the new historical turning point of the art market

Modern art and then contemporary art introduced more freedom in the form of inspirations and techniques and gradually expanded the art to music, fashion and applied art. Warhol, Johns or even Liechtenstein initiated a profound movement to integrate popular culture, make art more accessible, connect it with epochs and their aspirations, to our emotions and our senses.

But in our relationship to art, the concerns persist. He remains elitist. Going into a museum or a gallery is scary. Collecting a work is reserved for a handful of initiates, whether they are well-born or wealthy. The significance of a work is difficult to access, even incomprehensible; its price is sometimes outrageous, often opaque. Intermediaries change the relationship between creators and buyers.

The Gordian knot in our relationship to art lies in its accessibility, whether physical, intellectual or economic. But this accessibility to the work as much as for the artist has undergone profound changes since the advent of new technologies. The Internet, virtual reality, artificial intelligence, Blockchain and NFT are the markers for a major transformation of the art market.

Digitization is getting closer to art and bringing us closer to the artist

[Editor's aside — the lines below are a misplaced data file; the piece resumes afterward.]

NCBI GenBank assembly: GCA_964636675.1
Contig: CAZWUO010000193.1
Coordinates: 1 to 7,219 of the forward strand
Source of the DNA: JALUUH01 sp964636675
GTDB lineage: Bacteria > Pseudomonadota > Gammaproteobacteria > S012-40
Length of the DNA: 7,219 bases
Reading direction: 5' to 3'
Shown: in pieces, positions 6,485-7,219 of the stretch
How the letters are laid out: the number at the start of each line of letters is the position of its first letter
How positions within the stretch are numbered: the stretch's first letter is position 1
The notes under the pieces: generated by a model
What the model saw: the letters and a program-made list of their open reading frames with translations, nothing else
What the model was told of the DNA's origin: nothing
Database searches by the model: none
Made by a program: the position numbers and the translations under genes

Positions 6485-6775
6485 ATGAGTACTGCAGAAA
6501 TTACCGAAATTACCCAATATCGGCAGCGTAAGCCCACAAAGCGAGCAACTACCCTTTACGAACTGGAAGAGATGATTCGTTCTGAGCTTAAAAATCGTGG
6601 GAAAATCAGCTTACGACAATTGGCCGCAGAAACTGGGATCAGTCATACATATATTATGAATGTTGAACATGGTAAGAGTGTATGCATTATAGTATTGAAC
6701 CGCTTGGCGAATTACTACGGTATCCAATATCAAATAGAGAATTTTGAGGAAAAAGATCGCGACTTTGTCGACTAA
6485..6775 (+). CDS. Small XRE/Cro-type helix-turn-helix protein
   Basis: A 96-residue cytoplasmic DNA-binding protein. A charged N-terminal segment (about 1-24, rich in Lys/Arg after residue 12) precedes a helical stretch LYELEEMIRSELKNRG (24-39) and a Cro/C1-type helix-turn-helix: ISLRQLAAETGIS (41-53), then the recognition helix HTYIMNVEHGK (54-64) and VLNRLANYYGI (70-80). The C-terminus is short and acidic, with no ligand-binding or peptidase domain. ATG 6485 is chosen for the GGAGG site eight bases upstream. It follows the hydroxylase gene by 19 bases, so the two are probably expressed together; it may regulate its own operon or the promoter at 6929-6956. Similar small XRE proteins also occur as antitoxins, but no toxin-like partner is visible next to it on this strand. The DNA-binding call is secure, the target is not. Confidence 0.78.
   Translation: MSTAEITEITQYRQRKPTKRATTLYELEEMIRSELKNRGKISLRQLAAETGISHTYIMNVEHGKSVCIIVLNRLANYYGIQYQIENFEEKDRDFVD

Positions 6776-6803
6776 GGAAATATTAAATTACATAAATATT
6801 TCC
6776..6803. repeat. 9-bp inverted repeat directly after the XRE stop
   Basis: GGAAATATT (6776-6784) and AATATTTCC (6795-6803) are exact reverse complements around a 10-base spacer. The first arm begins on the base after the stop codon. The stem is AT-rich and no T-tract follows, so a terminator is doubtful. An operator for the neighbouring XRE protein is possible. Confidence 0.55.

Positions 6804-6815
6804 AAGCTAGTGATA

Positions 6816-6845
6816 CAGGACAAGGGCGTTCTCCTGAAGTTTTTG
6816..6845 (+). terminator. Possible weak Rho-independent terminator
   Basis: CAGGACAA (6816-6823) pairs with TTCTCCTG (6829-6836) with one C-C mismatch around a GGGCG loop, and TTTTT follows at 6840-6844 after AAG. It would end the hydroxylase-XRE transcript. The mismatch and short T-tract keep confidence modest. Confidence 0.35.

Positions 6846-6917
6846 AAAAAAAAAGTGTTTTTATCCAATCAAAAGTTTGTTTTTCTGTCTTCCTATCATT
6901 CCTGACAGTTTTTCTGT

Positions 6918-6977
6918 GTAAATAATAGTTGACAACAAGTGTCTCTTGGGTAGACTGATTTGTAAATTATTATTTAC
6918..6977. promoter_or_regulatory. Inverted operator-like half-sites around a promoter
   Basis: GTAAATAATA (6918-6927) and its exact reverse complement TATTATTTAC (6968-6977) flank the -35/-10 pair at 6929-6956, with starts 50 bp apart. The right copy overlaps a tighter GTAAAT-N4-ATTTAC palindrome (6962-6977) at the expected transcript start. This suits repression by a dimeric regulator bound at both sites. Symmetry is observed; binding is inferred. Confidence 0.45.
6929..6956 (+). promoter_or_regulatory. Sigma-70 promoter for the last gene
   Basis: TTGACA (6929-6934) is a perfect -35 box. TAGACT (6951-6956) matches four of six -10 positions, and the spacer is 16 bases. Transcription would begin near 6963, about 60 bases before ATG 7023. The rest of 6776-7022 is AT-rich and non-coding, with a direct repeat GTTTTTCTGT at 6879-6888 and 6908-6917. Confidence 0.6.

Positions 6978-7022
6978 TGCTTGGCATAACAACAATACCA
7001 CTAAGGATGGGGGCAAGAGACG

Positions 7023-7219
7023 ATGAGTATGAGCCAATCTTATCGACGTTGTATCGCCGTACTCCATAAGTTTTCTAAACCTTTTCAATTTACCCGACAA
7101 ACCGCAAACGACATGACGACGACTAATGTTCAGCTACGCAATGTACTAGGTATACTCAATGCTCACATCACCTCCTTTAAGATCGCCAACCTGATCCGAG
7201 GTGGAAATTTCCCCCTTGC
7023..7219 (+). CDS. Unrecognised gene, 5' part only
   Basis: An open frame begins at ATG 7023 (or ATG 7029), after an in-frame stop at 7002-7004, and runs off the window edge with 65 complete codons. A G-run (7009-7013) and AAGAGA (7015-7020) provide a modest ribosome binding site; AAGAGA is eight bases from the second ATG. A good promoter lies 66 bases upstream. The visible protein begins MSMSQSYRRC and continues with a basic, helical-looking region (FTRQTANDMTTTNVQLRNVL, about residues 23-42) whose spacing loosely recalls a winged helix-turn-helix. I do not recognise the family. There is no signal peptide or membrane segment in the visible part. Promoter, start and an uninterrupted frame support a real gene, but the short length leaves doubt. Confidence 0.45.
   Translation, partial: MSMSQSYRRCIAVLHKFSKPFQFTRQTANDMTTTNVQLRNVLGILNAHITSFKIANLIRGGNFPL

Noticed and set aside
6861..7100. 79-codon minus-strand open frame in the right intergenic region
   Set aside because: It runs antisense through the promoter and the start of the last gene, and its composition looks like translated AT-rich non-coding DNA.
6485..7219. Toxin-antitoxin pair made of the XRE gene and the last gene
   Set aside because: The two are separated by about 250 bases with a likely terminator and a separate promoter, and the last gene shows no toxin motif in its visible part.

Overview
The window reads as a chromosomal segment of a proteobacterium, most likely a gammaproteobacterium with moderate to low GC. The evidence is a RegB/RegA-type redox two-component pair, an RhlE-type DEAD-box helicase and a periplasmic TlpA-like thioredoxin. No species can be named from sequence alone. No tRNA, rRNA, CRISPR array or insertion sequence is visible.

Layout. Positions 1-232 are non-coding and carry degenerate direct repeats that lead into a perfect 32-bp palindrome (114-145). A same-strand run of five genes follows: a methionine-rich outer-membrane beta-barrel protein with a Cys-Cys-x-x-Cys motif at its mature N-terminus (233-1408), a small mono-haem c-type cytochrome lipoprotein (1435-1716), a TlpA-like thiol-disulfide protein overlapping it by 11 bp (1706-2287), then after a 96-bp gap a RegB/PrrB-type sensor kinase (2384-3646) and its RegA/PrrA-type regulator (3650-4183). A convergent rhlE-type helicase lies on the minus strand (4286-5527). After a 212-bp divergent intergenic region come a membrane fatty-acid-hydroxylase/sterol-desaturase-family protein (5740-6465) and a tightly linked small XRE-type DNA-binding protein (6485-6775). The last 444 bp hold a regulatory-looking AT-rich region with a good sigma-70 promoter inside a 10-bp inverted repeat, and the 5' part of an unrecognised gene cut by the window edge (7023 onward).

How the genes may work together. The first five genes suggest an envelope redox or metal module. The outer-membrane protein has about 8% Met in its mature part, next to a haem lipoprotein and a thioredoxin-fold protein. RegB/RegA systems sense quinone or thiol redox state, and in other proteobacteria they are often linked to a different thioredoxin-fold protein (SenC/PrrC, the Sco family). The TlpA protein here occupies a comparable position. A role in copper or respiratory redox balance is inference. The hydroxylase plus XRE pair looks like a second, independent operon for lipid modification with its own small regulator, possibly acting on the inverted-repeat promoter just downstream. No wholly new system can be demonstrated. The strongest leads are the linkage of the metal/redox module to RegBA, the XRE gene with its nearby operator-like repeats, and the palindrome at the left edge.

Digital has actively participated in improving access to works of art and their experiments by introducing immersion and interactivity in exhibition spaces. The digital platform Google Art & Culture now brings together 151 museums and cultural sites around the world (40 countries) and makes more than 32,000 works digitally accessible. Closer to home, so to speak, the Europeana platform provides access to millions of European cultural heritage resources. Has the number of visitors to the Musée d’Orsay or MoMA fallen for all that? No, these digital devices are part of the expansion of cultural sites.

Art and digital are intertwined in artistic production processes. For example, the project “New Rembrandt” entrusted a computer the advanced analysis of the master’s style and characteristics to create a new painting. In 2016, a work was born that combines Deep learning, algorithms, scanners and 3D printers. Is it still art? Who is the artist? What is the meaning of the artistic process? How does it affect our own senses and emotions?

These questions have been asked since art has existed. To understand a work is not to go beyond perception, aesthetics, to understand its essence and its creator’s intentions: his approach, his context, his state of mind and his view of society?

The connection to the artist and his artistic approach is therefore essential. Work is not enough, nor does it possess it. This is exactly what is revealed by the art paradigm’s new paradigm driven by its dematerialisation, the emergence of a new generation of collectors and new ways of collecting.

NFT or the turning point of the global art market

With its digitalisation, the art market opens up to a wider, younger public of buyers whose applications have evolved. New collectors want transparency about the price of works. They like to create a direct link to the artist, get to know him better and follow his work on a daily basis. They are happy with private sales, exclusive prices, personal works. They legitimize digital works.